An Oiler fans trek through blogs, hockey analytics and academia.
Back in 2008, I decided it was time to head back to school to finish a graduate degree. Something I can do part-time, something related to my day-job, and something that would interest me enough to stay motivated. I came across the Communications and Technology program at the University of Alberta while surfing the web and decided to take the plunge.
My background was in sociology and my interests were always research methodology and group dynamics (how do groups get together to accomplish stuff). I figured a lot of the technology starting to take off was changing the way groups interact and to how much they could accomplish as a group. My main interests have always been information and knowledge management. How do we know what we know, and how do we work collectively to build new knowledge and information. That group dynamic is always intriguing since it’s been occurring for centuries, but has really accelerated because of the advancement of communication technology. The web is an obvious example, but what is it about the web and what sort of rules apply that allows it to be so critical for information development and knowledge sharing. It was pretty high level thinking at the time since I honestly had no idea where my graduate career was going to go.
Before starting the MACT program, all applicants had to submit a research idea for their final project. I had no clue what I wanted to do, so I decided to something work-related and chose electronic health records. It was a hot button topic in healthcare, so I thought some sort of research on it would be interesting. I received my acceptance letter and was to start the program in the spring of 2009.
All students were also asked to maintain a “digital portfolio” (i.e., a blog) as a way to centralize assignments and reflect on key topics. Not many students actually did one, but I figured this might be a useful way to find a supervisor for my final research paper.
Within a couple months of starting the program, getting deep into communication theory, I realized there wasn’t anything interesting about electronic health records. There had already been a ton of research on it, including the type of technology used, its adoption in various countries and the benefits of it. That realization and the fact that others in my cohort had some killer ideas, I knew right away that I needed to find another topic.
By the end of the spring session, which included a three week residency-type set up on campus to complete a two courses, I was absolutely spent. We covered a ton of material and new concepts and spent hours completing assignments and presentations. I really tried to apply my research topic of health records to everything we covered, but it just wasn’t interesting. My attitude about the program reflected it. And my grades showed it as well.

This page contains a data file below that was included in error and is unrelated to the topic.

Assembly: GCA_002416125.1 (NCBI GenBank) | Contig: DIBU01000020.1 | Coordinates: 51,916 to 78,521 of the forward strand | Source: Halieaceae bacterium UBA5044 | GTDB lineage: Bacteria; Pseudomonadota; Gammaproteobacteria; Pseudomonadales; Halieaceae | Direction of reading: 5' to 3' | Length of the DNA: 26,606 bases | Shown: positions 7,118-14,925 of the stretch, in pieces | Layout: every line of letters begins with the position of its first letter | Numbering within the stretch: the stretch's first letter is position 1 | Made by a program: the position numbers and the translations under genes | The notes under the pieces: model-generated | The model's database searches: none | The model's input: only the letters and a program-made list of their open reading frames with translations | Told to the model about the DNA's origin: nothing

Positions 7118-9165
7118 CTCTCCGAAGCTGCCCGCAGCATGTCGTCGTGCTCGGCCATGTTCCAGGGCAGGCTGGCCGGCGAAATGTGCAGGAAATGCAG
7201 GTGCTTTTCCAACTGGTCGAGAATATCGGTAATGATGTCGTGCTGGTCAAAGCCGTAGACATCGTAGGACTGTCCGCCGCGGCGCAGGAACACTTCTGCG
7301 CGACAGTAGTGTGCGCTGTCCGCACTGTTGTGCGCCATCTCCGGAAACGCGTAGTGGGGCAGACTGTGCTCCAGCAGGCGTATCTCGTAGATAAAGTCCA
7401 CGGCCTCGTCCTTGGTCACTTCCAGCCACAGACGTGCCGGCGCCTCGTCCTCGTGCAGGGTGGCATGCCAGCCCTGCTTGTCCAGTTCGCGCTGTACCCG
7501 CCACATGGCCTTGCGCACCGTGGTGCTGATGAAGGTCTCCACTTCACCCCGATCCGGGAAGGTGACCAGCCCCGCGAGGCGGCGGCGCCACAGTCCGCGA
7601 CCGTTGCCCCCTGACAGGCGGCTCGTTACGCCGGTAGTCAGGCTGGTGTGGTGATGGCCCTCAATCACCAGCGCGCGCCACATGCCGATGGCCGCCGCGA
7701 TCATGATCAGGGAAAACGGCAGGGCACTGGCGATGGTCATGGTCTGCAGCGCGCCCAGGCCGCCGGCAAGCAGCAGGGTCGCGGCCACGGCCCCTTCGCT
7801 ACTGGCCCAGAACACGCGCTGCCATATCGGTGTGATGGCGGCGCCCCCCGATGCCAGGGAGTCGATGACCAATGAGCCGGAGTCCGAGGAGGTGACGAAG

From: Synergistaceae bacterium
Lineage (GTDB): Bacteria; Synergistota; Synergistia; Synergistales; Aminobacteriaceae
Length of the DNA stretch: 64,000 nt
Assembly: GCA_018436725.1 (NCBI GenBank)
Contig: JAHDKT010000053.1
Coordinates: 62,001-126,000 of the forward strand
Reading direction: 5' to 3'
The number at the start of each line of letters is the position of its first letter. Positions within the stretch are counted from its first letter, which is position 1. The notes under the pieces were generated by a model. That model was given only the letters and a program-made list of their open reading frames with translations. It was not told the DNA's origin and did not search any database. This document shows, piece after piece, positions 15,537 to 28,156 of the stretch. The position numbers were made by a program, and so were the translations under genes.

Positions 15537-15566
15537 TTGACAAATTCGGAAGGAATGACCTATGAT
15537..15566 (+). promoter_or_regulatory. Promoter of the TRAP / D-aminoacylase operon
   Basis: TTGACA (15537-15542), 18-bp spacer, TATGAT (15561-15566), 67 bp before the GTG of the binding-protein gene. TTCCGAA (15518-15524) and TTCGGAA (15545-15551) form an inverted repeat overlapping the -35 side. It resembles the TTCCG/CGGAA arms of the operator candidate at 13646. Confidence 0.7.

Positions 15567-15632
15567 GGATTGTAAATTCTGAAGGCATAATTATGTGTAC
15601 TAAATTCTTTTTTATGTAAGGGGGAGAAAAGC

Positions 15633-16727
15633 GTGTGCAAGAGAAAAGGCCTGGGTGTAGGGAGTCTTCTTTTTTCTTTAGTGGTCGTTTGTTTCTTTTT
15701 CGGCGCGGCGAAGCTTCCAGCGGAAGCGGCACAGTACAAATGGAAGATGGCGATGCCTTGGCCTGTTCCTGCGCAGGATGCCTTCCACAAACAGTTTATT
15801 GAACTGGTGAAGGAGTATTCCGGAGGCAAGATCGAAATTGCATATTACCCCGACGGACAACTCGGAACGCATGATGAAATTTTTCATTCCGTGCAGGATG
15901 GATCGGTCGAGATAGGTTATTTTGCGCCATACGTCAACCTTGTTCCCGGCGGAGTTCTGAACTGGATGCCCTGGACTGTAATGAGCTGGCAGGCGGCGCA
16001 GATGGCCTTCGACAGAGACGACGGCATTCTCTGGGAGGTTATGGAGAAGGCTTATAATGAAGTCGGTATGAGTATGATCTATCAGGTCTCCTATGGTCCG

Thankfully I had a pretty great cohort and professors to talk it out with. One prof in particular, who later became my project supervisor, challenged me to think of a topic that would really interest me and perhaps think outside of work-related topics. One discussion led into sports and how sports fans have taken on new technology to interact with the game differently. Whether it’s through video games or gambling, fans really have a variety of ways to engage with sports.
I spent the next few weeks thinking more and more about how technology changed my own relationship with hockey as a fan. Growing up as an Oilers fan, I did what most fans did: play hockey with friends, collect hockey cards, read hockey-related books, beg our parents for jerseys, etc. Being a hockey fan had always been a full time thing. Watch games. Watch the morning highlights. Read about it in the paper. And with the development of the web, being a fan meant reading news online, playing fantasy league and discussing the game on message boards.
But with the development of various technologies, what it meant being a hockey fan was changing again. Not only was the broadcast technology improving to give fans a better experience of the game. But blogs and social media platforms were changing the development and distribution of information. Anyone and everyone could comment on the game on their own terms. Communities were forming. Ideas were developing. And the pace of knowledge dissemination was drastically increasing.
What really stood out was how intelligent some of the conversations were among online hockey fans. I frequently checked out blogs like Irreverent Oiler Fans, Copper and Blue and Lowetide as well as Objective NHL and mc79hockey. I used to consider these as more of supplements to the daily TSN/Sportsnet/Score content. But pretty quickly, they became must-reads especially when it came to analytics/advanced stats. The blogs really demonstrated the power fans hold because of the new technology and the impact their discussions had on other fans. These blogs really became a major influence on my final research project.
The more I thought about sports fans and the impact communication technology has had on them, the quicker my vision for a final research project developed. A lot of the concepts we learned in class were starting to click quite nicely with my topic. It was before the fall term that I hammered out a high-level plan for my research project, knowing full well that it need a lot of fine tuning and a very specific research question.
I was eager to start discussing my project with classmates and colleagues to get their ideas and feedback. But my challenge when talking about sports fans and technology was breaking the commonly held perception of fans being nothing more than loud, obnoxious, face-painting lemmings.
I quite often referred people to check out blogs to see thoughtful expression and intelligent conversation. But those unfamiliar with sports and sports fandom figured it would be mindless drivel, filled with nothing by opinion and rumor mongering, similar to what you’d find on some radio call-in shows. The world of sports fandom to many, I found, was a bizarre, fanatic-filled world that was just a good place to kill time.
Launching the SuperFan